At 15 I set my heart on learning;
At 30 I took my stand;
At 40 I no longer had doubts;
At 50 I knew the will of the heavens;
At 60 my ear was attuned;
At 70 I follow all the desires of my heart without breaking any rule.
Centuries later, the Chinese philosopher’s words are still being debated, and while many people age 70-plus will recognize the meaning of “follow all my desires,” 50- and 60-year-olds might wonder what “knew the will of heaven” means. Some say it means you’ve accepted your destiny; others, that you’ve come to understand what your life’s about.
Beijing-based artist Gao Rongguo doesn’t believe in destiny – at least, not star-driven destiny. According to a statement on his website, Rongguo decided to photograph sets of older twins in China’s Shandong province as a comment on astrology. Having grown up around several sets of twins, the artist – now 30 and, according to Confucius, taking his stand – could see that temperament and life’s vicissitudes are what determine who we’ll be. And how we age.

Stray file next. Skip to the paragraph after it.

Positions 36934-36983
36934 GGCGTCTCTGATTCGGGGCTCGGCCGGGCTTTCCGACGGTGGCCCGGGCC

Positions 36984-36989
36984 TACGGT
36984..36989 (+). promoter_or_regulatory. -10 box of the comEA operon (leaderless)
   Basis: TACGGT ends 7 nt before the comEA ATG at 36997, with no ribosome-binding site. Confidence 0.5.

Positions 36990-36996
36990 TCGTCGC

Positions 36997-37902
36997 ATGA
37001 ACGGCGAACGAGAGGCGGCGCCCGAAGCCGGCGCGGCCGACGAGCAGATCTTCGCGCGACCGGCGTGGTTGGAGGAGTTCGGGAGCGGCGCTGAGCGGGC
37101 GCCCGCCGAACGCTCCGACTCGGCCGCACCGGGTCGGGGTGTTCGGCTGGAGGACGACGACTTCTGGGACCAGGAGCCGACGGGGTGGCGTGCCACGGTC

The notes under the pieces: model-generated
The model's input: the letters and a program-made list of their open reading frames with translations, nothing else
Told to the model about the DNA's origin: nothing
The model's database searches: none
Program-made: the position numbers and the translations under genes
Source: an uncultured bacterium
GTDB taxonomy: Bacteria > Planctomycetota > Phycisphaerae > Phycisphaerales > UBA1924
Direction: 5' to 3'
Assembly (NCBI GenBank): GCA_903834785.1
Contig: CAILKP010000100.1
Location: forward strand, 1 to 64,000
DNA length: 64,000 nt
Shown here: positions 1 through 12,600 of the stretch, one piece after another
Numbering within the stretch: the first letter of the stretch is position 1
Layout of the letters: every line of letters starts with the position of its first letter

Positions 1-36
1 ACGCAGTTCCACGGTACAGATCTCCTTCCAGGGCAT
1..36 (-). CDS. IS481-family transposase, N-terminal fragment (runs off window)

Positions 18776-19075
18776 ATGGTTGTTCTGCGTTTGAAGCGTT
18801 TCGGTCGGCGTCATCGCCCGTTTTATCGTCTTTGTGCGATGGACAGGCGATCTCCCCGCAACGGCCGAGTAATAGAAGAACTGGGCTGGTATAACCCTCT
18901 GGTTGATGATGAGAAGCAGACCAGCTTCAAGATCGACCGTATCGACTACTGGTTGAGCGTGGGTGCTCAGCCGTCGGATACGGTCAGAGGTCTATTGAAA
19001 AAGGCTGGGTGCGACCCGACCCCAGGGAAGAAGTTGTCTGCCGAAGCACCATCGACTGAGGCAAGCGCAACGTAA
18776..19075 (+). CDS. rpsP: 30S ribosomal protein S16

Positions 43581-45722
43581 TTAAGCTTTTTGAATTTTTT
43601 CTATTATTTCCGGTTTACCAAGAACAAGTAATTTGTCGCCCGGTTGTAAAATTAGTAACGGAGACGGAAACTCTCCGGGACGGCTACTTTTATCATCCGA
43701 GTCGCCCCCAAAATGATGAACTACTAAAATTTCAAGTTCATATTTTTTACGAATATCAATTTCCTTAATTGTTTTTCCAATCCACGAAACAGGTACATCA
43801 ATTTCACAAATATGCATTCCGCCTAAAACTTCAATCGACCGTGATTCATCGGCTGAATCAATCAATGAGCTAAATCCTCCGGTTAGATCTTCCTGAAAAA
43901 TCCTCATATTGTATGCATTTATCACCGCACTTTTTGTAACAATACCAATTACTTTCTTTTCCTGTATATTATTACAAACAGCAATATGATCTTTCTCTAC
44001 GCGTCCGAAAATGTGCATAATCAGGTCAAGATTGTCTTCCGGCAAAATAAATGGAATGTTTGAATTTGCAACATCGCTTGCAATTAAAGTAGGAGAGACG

Rongguo sought out sets of twins over age 50 – twins who, as he says in his artist statement, “used to have the same face, living in the same family, but their lives changed due to various reasons.”
He chose to photograph twins who had reached the half-century mark – who know their fate or what their life’s about. “I take these identical twins in their 50s face to face” as in a mirror, so that each person reveals the gains and losses in their twin.
The photographs lead us to wonder: If not just genes, then how do resilience and determination, along with luck, determine how we’ll age – and for how long we’ll live.
To see more photographs in this powerful series of 12 twin portraits, visit Gao Rongguo’s website. Click on each image to see it full size.